Angels in the Outfield


Angels in the Outfield (1951)




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Movie Info

Though not the most profitable baseball comedy ever made, Angels in the Outfield is one of the most likeable and enduring. Paul Douglas stars as Guffy McGovern, the combative, foul-mouthed manager of the Pittsburgh Pirates. With his team in the basement once more, McGovern has plenty to complain about. All this changes when, while wandering through Forbes Field at night, Guffy is accosted by the voice of the Archangel Gabriel (courtesy of an unbilled James Whitmore). As the spokesman for the Heavenly Choir Nine, a celestial ballclub, Gabriel begins bestowing "miracles" upon the Pirates--but only on the condition that McGovern put a moratorium on swearing and fighting. With the help of the invisible ghosts of past baseball greats, the Pirates make it into the Pennant race. During one crucial game, orphan girl Bridget White (Donna Corcoran) insists that she can see the angels helping out the "live" ballplayers--understandably so, since it was Bridget's prayers that prompted Gabriel to visit McGovern in the first place. Newspaperwoman Jennifer Page (Janet Leigh) transforms Bridget's angelic visions into a nationwide news story, causing no end of trouble for McGovern. When Guffy himself confirms Bridget's claims, he falls right into the hands of vengeful sportscaster Fred Bayles (Keenan Wynn), who's been scheming all along to have McGovern thrown out of baseball. Complication piles upon complication until the Big Game, wherein Guffy is forced to rely exclusively upon the talents of his ballplayers--notably "over the hill" Saul Hellman (Bruce Bennett)--to win the pennant. Unlike the spell-it-all-out 1995 remake of Angels in the Outfield, the original film never shows the angels, permitting the audience to draw its own conclusions regarding Divine Intervention. The film is an unqualified delight, never descending into sloppy sentiment or boggy bathos. Understandably, Angels in the Outfield was Paul Douglas' favorite film (though he'd never admit it after President Dwight D. Eisenhower, hardly Douglas' favorite politician, insisted that it was his favorite as well).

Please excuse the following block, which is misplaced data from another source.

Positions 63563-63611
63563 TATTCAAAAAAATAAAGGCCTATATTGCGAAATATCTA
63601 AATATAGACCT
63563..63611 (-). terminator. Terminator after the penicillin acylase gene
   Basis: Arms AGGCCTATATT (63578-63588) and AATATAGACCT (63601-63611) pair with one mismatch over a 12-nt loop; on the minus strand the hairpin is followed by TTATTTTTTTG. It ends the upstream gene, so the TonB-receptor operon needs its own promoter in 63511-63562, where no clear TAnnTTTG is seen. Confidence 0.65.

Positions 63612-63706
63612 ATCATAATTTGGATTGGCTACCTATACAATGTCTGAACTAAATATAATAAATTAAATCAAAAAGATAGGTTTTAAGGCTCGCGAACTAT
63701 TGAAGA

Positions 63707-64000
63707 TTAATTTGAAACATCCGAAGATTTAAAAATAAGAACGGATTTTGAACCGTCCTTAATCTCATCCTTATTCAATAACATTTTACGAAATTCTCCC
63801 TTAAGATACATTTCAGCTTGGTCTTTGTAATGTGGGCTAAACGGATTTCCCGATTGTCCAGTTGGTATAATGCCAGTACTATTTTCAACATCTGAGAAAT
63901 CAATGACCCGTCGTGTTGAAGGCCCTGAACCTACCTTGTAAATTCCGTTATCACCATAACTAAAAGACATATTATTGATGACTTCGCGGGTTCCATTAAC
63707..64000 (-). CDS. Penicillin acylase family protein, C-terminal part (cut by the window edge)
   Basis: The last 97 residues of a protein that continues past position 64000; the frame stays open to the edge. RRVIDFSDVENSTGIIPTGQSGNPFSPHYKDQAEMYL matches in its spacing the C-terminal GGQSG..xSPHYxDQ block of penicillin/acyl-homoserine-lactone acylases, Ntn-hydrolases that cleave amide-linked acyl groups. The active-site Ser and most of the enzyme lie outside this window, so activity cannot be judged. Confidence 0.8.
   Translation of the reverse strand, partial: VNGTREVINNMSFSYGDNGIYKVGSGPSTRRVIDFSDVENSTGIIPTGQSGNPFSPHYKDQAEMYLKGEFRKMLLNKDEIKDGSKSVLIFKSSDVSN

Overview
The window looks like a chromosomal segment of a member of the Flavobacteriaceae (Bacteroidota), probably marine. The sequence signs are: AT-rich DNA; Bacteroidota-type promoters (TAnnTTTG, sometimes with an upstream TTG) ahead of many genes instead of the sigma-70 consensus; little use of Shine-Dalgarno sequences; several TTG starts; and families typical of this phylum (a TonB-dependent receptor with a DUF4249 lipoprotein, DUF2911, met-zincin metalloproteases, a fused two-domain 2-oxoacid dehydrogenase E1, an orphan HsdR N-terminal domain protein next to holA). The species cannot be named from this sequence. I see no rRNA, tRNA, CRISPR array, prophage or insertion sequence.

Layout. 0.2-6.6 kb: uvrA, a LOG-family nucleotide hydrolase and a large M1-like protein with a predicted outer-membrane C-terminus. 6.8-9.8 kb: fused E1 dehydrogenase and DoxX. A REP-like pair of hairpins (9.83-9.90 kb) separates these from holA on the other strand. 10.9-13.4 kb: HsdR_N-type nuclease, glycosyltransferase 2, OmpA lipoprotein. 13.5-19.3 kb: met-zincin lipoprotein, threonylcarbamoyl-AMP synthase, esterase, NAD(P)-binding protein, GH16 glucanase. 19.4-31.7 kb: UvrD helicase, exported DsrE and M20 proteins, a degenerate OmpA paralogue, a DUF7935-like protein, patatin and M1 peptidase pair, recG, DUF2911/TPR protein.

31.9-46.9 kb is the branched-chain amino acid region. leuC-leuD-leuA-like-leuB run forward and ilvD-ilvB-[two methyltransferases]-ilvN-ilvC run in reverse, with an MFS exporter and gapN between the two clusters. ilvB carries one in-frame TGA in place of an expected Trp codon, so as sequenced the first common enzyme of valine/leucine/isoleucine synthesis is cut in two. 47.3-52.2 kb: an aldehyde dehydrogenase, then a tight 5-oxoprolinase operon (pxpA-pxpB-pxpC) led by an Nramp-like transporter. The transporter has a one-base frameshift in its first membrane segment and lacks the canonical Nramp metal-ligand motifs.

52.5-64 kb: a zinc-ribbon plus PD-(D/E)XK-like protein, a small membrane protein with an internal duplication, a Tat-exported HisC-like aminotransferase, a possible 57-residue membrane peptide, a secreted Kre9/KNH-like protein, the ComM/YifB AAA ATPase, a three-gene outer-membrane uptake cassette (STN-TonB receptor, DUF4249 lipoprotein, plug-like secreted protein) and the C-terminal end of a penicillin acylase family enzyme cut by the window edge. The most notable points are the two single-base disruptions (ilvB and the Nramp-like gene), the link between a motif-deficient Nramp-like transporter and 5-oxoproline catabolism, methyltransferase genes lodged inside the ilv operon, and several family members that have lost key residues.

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Paul Douglas
as Aloysius X. 'Guffy' McGovern
Janet Leigh
as Jennifer Paige
Keenan Wynn
as Fred Bayles
Donna Corcoran
as Bridget White
Lewis Stone
as Arnold P. Hapgood
Spring Byington
as Sister Edwitha
Bruce Bennett
as Saul Hellman
Marvin Kaplan
as Timothy Durney
Ellen Corby
as Sister Veronica
Don Haggerty
as Rube Robinson
Paul Salata
as Tony Minelli
John McKee
as Bill Baxter
Patrick J. Molyneaux
as Patrick J. Finley
John R. McKee
as Bill Baxter
Ty Cobb
as Himself
Joe DiMaggio
as Himself
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Critic Reviews for Angels in the Outfield

All Critics (3)

Charming if low-key baseball fantasy teaches life lessons about teamwork and treating others with respect.

Aug 2, 2013 | Full Review…

Cute baseball fantasy overshadowed by remake.

Dec 14, 2010 | Rating: 4/5 | Full Review…

Audience Reviews for Angels in the Outfield


The original version does not sport the technical capabilities of the popular Disney remake ... and so they garner their credentials the old-fashioned way: they earn them. The extremely likeable Paul Douglas leads as a crusty and foul-mouthed baseball manager stuck with a knucklehead team until he is granted heavenly assistance. Janet Leigh is nice as a reporter with the woman's perspective, and Keenan Wynn is good as a sports announcer. The showdown lowdown: Less pyrotechnics, more heart.

Kevin M. Williams
Kevin M. Williams

Super Reviewer

This original movie is better than its 90s remake, I recommend seeing this one first if you haven't seen the remake, though. It's funny, dramatic, and baseball themed of course. I really liked it.

Aj V
Aj V

Super Reviewer

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